Because I need to finish writing my second book, I will stop posting for an indeterminate time as of today.
Here are some recent photos of Ruby-throated Hummingbirds that have been coming to our backyard for the past several years.
The abundant rain we have had this Spring has led to lots of vibrant summer flowers.
Some Monarch butterflies have already started to visit the milkweed.
Inside the house, the Clivia plant, now divided into three separate pots, is also blooming vigorously.
The young Eastern Bluebirds have all fledged. The birdhouse is now empty. I took it down and opened it. Nothing inside except for a nest made with dried grass. There was no eggshell (maybe it was eaten by the babies or their parents), and the nest did not look too bad. No fecal sac, just some dirt at the bottom of the nest. Still I used a hose to spray it with water thoroughly to make it clean again. It is now back in its old place waiting for the Bluebirds to raise their next brood.
The fledglings are flying around our backyard practicing their newfound skills. Some also dive to the grass to look for food. One newly fledged chirped plaintively as it landed near me on the deck.
An older sister was at the top of a magnolia tree, looking all around her to see whether she could spot her parents.
However, the parents are keeping their distance, perched very near the top of the surrounding trees. They won’t intervene, unless there is a threat from a bigger bird, like a Blue Jay.
Yesterday was an almost perfect, sunny and dry day. A male Bluebird was perched high on a tree, calling the babies to come out and try flying.
Meanwhile, Mamma Bluebird was still carrying out fecal sacs.
Seeing that, I thought it would be several more days until the babies start fledging. Then a young one poked its head out.
It chirped, its parents called, and then it jumped out, landed on the grass with parents in tow. Quickly it flew away with the parents, a beautiful threesome. The only bad thing was that I was caught flat footed and did not have time to take any shot!
After a few minutes, another baby appeared in the birdhouse entry hole. It made plaintive calls asking for food.
Soon enough, Daddy flew in with a juicy worm.
It could have been a different youngster.
Yesterday I finally saw the baby Bluebirds in their birdhouse.
They stayed inside the birdhouse, and had not fledged yet, although it could be a matter of days now. There were probably two or more baby birds. Their parents were busy as usual.
Keeping guard is essential for the survival of the Bluebirds. Last week, while both parents were away, a House Wren inspected the birdhouse thoroughly, and even went inside for a few seconds. It exited without dragging out any baby, but that was scary. House Wren can kill Bluebirds, adults as well as babies.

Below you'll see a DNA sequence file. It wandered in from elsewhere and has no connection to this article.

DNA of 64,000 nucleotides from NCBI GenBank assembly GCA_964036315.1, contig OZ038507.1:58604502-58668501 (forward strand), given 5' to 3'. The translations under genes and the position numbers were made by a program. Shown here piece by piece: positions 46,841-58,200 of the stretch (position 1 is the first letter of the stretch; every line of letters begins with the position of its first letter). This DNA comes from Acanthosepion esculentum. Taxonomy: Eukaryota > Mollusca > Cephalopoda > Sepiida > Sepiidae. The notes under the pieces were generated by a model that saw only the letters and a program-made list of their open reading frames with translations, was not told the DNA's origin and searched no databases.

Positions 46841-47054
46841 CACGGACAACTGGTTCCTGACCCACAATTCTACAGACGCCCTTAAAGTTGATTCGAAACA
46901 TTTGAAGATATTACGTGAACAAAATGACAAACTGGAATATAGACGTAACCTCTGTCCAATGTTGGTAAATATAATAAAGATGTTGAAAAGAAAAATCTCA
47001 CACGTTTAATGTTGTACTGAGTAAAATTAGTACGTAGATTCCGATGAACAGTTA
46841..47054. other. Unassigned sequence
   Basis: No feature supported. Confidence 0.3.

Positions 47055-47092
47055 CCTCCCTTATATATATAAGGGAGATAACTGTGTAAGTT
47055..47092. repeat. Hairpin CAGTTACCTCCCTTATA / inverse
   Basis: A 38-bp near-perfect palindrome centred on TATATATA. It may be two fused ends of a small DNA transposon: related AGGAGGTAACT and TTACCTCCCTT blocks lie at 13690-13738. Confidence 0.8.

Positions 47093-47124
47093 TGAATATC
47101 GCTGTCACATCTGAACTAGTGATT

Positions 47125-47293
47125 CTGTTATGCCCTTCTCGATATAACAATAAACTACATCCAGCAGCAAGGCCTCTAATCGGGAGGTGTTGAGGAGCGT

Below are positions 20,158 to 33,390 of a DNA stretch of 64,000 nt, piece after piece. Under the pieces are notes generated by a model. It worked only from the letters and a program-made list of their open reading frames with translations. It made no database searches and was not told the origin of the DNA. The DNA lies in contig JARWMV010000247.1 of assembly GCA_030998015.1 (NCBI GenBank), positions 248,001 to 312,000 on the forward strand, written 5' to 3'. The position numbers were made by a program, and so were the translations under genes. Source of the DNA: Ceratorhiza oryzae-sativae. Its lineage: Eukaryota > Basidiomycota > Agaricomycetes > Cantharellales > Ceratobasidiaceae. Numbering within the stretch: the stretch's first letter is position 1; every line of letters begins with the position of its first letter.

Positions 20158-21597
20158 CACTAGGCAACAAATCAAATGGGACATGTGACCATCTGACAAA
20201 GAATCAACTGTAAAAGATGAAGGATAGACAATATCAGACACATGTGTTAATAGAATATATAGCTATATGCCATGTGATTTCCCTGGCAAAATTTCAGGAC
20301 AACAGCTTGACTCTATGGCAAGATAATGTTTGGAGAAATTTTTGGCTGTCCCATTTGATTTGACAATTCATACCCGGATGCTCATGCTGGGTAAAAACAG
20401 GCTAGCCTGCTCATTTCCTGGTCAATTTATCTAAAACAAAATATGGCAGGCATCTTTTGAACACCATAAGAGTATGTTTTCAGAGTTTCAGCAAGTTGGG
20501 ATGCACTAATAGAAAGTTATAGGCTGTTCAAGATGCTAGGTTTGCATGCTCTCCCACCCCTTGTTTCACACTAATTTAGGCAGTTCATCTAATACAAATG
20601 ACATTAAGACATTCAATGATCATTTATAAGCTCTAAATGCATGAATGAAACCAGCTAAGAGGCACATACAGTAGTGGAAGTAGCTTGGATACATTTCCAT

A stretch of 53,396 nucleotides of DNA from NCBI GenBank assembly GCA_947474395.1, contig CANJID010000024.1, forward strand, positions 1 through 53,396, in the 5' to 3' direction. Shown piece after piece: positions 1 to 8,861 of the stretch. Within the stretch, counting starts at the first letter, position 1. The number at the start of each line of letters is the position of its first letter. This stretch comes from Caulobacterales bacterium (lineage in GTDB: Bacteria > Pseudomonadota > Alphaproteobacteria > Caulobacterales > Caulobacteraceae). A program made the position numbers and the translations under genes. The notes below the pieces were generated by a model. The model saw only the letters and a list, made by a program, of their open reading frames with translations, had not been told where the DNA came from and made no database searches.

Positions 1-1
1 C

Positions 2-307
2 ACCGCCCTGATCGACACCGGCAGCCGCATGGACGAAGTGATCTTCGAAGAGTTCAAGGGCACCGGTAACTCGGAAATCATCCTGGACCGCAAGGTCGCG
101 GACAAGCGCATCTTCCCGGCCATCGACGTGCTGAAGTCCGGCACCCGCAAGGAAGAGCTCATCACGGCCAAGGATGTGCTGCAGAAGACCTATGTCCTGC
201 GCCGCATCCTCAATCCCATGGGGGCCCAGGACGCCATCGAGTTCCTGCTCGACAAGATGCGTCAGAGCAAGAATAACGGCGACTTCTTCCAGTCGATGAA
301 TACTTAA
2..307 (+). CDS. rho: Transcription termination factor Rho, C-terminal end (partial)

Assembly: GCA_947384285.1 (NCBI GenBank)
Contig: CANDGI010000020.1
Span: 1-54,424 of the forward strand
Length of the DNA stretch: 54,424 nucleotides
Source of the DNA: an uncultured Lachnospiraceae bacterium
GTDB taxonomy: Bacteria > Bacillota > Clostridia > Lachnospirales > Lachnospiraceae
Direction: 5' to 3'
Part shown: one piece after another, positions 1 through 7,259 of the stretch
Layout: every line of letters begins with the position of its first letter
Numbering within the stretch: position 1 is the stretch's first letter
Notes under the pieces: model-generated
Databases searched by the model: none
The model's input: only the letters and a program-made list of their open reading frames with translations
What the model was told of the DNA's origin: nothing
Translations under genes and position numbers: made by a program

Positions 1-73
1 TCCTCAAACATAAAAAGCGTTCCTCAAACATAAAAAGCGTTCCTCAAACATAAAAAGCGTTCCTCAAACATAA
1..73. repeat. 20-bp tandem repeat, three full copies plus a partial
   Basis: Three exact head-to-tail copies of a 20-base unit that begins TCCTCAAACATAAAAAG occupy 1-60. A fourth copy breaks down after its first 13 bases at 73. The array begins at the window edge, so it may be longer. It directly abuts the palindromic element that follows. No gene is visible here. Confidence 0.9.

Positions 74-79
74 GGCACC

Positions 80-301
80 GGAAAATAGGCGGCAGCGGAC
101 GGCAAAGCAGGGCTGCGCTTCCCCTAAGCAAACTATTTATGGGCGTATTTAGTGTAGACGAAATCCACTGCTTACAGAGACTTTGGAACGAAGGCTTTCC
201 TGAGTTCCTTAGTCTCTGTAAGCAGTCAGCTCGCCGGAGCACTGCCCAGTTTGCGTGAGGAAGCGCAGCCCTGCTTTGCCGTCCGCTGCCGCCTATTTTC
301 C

I have also seen a Black Crow and a Blue Jay landing on the roof of the birdhouse and bending their necks to look inside through that round hole. I had to shout and shoo them away forcefully. Later in the evening, the male Bluebird dive bombed a Blue Jay that came too close the nest.
Today there is plenty of sunshine. I was able to capture very clearly both Bluebird parents doing their chores.
Following that both parents fed their babies and checked, but no fecal sac was retrieved. They flew away to look for more food.
One more trip for Bluebird father. Maybe Father’s Day is not celebrated in the realm of birds.
Incidentally, once they fledge, young Bluebirds will not produce fecal sacs.
A Bluebird nest has no plumbing. Therefore, in addition to constantly flying around to look for worms and insects, the two parents have to keep the nest clean so that their babies can grow up in a disease free environment. The little ones naturally don’t do anything but eat and poop. Fortunately, nature has come up with a way for the parents to deal with their no-plumbing environment.
Lately I have seen them carry out what is called “fecal sacs” that they collect from the rear end of their babies. These sacs contain excretions (poop) from the digestive system, and the parents take them out to throw them far away from the nest. They are like diapers for birds.
Following is a series of photos I took these past few days to show how both parents perform their diaper duties.
With a brood of 3 to 7 babies, it really takes two adults to hunt for food and to carry out fecal sac disposal many times a day.
The female Bluebird shares with her mate the same diaper duties. The following photos, taken at different times, show her doing her share. She was too fast for me, or there was not enough light, so the photos turned out blurry.